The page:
As a central figure among the first generation of Abstract Expressionists, Norman Lewis was celebrated for his dynamic calligraphic and atmospheric abstractions. One of the few African American artists of his generation working in abstraction, he was inspired by such varied sources as music, nature, and the civil rights movement. Like his colleagues of the New York School, the forms he explored were derived from an organic abstraction rooted in Cubism and Surrealism. At the same time, this atmospheric work can be contextualized in an entirely different cultural tradition, that of Chinese landscape painting. Lewis was passionate about Chinese and Japanese art—he read voraciously about it, as his personal library attests—and here one might see echoes of a hanging scroll painting of a mountainous landscape, in which bright peaks and shaded valleys recede into the distance.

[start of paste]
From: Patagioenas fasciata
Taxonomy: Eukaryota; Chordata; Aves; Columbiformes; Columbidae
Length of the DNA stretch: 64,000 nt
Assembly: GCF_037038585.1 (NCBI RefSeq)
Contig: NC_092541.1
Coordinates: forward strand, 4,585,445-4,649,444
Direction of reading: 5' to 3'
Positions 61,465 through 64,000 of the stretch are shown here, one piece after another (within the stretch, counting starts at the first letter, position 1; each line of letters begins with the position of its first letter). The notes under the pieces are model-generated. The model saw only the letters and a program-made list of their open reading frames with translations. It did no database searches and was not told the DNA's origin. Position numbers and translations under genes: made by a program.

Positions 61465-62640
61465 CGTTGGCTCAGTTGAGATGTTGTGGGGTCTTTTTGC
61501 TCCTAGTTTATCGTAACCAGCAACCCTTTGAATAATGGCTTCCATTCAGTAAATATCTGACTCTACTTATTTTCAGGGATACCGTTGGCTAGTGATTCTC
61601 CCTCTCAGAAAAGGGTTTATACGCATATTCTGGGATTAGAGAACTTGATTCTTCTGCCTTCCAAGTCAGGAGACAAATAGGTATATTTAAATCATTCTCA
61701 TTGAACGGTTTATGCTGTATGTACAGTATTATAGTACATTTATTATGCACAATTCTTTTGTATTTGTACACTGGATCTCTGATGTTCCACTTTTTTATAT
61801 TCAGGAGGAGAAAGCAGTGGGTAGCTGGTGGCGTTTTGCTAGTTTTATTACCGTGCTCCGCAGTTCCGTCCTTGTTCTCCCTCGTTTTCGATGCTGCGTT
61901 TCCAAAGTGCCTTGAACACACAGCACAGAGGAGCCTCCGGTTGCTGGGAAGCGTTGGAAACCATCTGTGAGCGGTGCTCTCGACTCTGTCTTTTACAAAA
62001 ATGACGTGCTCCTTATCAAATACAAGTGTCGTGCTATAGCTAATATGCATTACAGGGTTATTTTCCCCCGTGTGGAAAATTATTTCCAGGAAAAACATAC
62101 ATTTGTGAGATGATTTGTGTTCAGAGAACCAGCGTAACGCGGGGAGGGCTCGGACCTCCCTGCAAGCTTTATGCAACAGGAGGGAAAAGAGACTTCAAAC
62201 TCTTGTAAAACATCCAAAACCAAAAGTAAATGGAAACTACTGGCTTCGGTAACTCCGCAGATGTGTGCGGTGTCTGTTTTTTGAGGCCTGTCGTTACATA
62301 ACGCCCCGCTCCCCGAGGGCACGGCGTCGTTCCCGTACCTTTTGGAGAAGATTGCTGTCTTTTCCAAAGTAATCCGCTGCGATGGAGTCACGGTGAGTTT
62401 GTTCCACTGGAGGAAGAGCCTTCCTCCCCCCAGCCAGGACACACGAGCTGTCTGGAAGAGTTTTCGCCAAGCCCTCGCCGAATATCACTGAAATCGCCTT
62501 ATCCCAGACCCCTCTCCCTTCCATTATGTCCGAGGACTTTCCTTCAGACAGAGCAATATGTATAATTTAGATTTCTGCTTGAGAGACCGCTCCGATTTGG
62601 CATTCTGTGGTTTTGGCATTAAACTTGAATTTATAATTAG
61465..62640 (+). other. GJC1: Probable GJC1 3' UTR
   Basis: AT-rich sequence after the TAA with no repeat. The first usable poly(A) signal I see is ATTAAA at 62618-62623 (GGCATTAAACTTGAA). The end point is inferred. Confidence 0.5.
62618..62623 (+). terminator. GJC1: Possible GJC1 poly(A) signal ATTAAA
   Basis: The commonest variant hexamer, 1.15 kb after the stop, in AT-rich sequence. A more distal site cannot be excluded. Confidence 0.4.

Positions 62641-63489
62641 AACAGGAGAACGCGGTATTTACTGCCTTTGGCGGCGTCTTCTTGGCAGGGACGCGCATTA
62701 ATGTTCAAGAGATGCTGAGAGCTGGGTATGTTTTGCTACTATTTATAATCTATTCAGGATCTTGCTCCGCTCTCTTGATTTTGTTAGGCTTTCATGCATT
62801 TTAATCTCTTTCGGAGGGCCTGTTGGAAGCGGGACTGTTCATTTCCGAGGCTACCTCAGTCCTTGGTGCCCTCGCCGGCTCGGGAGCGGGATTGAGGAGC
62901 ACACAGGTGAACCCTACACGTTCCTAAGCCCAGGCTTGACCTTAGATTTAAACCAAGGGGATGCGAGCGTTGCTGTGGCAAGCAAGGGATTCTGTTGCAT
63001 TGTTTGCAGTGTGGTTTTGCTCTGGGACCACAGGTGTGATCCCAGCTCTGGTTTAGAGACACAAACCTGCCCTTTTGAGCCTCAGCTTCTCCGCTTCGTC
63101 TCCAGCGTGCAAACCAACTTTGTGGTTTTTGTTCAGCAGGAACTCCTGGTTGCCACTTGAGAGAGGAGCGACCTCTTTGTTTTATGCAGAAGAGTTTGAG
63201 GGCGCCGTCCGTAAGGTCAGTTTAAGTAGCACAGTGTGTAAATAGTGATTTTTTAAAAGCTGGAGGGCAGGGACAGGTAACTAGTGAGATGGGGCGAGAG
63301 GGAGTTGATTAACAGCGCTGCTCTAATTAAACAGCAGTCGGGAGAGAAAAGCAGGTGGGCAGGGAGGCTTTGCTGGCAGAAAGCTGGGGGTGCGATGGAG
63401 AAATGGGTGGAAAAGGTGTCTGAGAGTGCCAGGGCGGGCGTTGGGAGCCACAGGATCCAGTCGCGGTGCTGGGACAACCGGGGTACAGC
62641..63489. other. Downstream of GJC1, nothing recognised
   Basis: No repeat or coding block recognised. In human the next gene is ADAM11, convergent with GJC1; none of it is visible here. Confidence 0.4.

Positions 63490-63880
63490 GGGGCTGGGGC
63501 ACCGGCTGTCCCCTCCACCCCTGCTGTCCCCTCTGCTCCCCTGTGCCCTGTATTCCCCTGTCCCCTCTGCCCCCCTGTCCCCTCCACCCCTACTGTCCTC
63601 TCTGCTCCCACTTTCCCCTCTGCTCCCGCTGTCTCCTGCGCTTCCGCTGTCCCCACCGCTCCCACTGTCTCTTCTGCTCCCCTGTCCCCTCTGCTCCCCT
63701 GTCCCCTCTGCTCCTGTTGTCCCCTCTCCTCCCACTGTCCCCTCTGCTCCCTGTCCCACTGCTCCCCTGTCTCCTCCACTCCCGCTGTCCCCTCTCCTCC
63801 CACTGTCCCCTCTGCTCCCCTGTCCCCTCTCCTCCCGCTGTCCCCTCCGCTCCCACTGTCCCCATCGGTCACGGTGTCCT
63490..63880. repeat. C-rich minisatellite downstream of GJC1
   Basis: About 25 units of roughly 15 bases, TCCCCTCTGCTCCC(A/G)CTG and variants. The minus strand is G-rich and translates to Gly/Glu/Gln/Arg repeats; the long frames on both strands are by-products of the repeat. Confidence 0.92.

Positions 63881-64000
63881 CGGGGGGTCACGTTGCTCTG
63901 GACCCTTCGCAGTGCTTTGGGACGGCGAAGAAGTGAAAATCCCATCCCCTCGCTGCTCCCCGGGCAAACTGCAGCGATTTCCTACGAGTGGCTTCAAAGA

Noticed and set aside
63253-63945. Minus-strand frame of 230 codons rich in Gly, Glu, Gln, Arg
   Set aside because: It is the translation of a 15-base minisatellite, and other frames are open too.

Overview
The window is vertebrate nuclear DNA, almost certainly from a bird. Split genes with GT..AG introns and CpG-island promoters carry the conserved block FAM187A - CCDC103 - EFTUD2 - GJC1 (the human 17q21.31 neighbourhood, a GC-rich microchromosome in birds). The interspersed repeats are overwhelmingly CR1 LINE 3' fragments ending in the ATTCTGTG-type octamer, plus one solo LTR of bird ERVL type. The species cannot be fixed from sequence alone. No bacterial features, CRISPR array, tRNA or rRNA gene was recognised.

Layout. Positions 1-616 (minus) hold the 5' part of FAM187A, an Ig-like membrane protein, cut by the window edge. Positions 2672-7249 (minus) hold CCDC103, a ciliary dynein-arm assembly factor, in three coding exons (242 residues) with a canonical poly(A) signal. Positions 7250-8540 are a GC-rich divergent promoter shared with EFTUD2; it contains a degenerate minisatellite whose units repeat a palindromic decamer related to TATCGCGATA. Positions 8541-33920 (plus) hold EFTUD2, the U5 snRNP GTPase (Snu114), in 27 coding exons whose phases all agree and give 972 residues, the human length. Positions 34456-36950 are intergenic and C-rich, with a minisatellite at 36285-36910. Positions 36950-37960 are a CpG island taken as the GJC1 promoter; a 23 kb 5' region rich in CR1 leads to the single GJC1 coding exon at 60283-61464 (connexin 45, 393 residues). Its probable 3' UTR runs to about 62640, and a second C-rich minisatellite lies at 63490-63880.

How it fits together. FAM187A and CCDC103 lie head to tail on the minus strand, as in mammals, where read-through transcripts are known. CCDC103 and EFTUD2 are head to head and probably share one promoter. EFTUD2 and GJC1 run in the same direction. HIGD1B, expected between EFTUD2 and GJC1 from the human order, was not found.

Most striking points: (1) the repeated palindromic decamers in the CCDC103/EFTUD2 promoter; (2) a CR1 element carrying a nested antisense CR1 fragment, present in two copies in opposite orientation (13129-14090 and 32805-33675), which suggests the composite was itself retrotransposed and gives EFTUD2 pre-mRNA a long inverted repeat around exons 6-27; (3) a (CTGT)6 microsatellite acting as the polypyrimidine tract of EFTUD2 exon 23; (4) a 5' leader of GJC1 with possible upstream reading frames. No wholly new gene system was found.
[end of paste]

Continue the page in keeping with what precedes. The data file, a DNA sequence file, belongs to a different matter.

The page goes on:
Help us make our collections more accessible by providing keywords to describe this artwork. The BCMA uses the
Getty Art & Architecture Thesaurus to
provide consistent keywords. Enter a keyword in the field below and you will be prompted with a list of possible matching AAT preferred terms.